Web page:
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Between 1961 and 1968, photographer Jim Marshall followed the spread of the peace sign. Designed in 1958 by Gerald Holtom for the British Campaign for Nuclear Disarmament, its subsequent adoption by the American Student Peace Union helped make the peace sign a symbol of 1960s Vietnam protests. Holtom was inspired by the “N” and “D” semaphore flag signals — standing for “nuclear disarmament” — and also by his own anguish at the world. As he described in a letter to activist and Peace News editor Hugh Brock, he was in “despair. Deep despair. I drew myself: the representative of an individual in despair, with hands palm outstretched outwards and downwards in the manner of Goya’s peasant before the firing squad.”
Marshall photographed the sign’s evolving symbolism of peace and love, tagged on New York City subway advertisements, chalked on sidewalks, spray painted on walls, stuck on car windows, worn on buttons at rallies, scrawled on guitar cases, and suspended on necklaces. However, Marshall, best known as a prolific photographer of musicians like the Beatles, Janis Joplin, and Ray Charles, left the images in his archives during his lifetime. Now, several years after his death in 2010, Reel Art Press has published the photographs for the first time in Jim Marshall: Peace. The publication was edited by Amelia Davis, who manages Marshall’s estate, and Tony Nourmand of Reel Art Press.
“He recognized its cultural significance, and was intrigued by the symbol’s ability to morph between causes, and evade strict definition,” writes music journalist Peter Doggett in one of the book’s essays. “Regardless of the ostensible subject of his photographic assignments, he documented the symbol’s appearance on subway walls and street posters, on political banners and in hippie collages. At one moment, it might be the central motif of a protest march or campus demonstration; at another, it acted almost as a secret code for those with the same political leanings.”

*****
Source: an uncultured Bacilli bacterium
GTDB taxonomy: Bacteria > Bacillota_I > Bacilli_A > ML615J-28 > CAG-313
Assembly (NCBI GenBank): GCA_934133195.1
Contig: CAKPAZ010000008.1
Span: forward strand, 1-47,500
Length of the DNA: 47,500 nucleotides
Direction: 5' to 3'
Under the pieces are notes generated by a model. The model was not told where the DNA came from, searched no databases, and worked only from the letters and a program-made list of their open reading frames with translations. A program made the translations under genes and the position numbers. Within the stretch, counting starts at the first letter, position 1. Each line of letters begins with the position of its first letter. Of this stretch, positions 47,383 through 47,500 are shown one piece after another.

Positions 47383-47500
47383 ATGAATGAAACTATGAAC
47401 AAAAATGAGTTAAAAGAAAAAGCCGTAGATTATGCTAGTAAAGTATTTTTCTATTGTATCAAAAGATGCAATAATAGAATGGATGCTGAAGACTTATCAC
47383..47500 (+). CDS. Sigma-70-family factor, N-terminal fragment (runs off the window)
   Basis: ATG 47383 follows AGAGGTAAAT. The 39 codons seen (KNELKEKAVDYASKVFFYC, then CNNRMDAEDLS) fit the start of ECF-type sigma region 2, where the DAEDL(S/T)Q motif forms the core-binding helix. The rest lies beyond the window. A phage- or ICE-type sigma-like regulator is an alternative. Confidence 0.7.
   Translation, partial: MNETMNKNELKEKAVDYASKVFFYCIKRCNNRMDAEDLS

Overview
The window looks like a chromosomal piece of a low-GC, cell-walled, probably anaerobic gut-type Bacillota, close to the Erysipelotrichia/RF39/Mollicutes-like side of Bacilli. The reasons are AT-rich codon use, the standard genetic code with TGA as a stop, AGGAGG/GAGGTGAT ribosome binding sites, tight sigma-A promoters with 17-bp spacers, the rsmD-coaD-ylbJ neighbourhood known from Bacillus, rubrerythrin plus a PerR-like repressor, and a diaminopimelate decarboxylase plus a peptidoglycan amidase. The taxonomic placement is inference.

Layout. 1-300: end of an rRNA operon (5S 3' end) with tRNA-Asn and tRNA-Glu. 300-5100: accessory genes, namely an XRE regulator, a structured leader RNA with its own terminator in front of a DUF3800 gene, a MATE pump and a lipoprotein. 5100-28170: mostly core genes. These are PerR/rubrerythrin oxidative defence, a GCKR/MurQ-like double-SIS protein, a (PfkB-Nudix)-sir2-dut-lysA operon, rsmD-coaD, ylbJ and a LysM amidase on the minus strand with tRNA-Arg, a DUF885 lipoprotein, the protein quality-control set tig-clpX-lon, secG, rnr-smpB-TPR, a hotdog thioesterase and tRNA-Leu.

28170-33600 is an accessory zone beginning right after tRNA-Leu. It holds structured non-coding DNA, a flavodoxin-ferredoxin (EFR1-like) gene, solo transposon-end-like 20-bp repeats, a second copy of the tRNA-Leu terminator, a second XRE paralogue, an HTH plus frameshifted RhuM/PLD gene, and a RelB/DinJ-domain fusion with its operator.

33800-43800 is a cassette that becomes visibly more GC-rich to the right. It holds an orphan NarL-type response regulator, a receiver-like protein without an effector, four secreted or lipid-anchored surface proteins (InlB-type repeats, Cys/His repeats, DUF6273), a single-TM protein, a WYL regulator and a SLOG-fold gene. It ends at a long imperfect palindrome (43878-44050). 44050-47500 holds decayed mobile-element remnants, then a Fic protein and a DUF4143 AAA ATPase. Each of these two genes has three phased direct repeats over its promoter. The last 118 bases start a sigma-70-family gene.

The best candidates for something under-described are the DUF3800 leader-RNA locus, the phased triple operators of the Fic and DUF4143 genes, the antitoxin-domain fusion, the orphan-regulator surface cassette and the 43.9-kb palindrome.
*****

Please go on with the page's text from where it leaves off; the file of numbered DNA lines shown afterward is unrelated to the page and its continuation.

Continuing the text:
And the symbol endures in the protests and demonstrations of 2017. (One photograph of a sign that reads “No on the travel ban,” referencing the 1960s restrictions on Cuba and Vietnam, is especially timely.) Looking at Peace, there’s a chronicle of the symbol’s early life, with some accompanied by “Ban the Bomb” and others inverted. Slowly, its message and shape standardized, and each use expressed, wordlessly, a connection to a cause. As street artist Shepard Fairey states in the afterword, “Small rebellious acts like a piece of graffiti pushing back against injustice encourage me to take action and remind me that regardless of how alone I may feel, there are kindred spirits out there.”
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